Spotlight on network virtualization

A clogged pipeline will be a major roadblock for many who are going to rely increasingly on network performance and availability to access their services and data. This has many of the survey respondents becoming concerned about capacity limitations (75%) and possible downtime when changing network configurations (73%). These often figure as key critical success factors when evaluating, planning or implementing cloud services.

All these factors is driving strong interest in network virtualization. Benefits such as availability, redundancy, quick recovery from hardware failures, and the ability to reallocate unused bandwidth for better utilization have found strong proponents in the Asia Pacific IT decision maker community. In fact, the region’s top IT decision makers said that they have a strong interest in cloud computing that includes a virtualized network service for improved performance (68%) and reliability (64%).

Asian trends than matter

Asia Pacific’s fascination for hybrid clouds could not have come at a better time.

With strong GDP growth, and trends such as mobility and IT consumerization shaping purchasing behaviour and productivity, many enterprises are experiencing growth pains. Traditional IT infrastructures are ill-prepared to meet on-demand requirements and respond rapidly dynamic business conditions.

Fully aware that managing everything yourself is not going to be enough, many enterprises are looking to bank on the expertise and services of third-party vendors. At the same time, they are looking to implement highly flexible IT strategies that are also cost efficient.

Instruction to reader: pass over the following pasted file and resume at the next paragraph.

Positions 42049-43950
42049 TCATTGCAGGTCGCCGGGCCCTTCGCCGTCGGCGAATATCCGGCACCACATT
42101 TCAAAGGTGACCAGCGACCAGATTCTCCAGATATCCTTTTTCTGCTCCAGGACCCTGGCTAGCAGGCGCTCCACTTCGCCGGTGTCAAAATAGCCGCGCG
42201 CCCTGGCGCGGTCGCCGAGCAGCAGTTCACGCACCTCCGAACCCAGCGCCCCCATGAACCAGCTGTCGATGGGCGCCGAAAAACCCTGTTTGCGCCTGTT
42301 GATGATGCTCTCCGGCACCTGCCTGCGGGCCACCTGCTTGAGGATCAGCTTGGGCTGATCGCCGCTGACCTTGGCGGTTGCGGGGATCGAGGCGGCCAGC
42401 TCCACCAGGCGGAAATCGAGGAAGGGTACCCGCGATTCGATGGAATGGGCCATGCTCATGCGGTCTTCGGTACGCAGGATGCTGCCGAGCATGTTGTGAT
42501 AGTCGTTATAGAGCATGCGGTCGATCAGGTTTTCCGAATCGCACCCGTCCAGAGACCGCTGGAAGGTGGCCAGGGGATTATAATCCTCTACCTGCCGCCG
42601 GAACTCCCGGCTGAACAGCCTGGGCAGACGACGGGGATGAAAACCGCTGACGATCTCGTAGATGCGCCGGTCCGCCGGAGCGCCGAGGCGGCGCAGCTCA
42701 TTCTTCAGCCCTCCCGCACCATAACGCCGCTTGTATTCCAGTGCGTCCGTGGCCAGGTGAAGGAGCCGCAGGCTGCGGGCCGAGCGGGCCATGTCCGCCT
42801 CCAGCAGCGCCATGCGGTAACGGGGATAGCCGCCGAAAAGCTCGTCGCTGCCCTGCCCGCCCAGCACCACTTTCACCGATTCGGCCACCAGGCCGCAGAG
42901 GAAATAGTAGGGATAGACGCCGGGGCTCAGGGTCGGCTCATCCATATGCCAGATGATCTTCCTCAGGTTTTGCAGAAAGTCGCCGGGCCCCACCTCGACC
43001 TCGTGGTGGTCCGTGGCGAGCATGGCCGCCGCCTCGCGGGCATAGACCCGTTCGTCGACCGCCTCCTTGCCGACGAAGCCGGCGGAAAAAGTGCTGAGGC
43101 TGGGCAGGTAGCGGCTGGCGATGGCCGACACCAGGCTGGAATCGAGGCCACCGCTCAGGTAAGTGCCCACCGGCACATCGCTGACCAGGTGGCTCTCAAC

Hybrid clouds, especially those that include a virtualized network service, can help Asia Pacific enterprises to gain control, scale to dynamic requirements, and deliver highly customizable solutions in meeting on demand expectations. And according to the survey results, most IT decision makers in the region are already taking a hard look at them.


High satisfaction levels is pushing interest to new heights. According to the survey, Asia Pacific IT decision makers report high levels of satisfaction with the effectiveness of their cloud investments as it enables flexibility and improved scalability. These have also become their compelling reasons for their enthusiastic adoption of cloud services.

This offers an ideal opportunity for global cloud service providers. Those, like NTT Communications who own data centre facilities and offer virtualized network services, offer a strong value proposition for enterprises who want to alleviate growth pains, capture market opportunities quickly and yet demand a highly secure and controlled infrastructure. As key partners, they also offer a ready source of expertise and experience to shape new IT strategies to meet new demands from customers, stakeholders and regulators.

As deployment and proponents multiply in the Asia Pacific region, hybrid clouds are well poised to become the regional enterprises’ secret for success.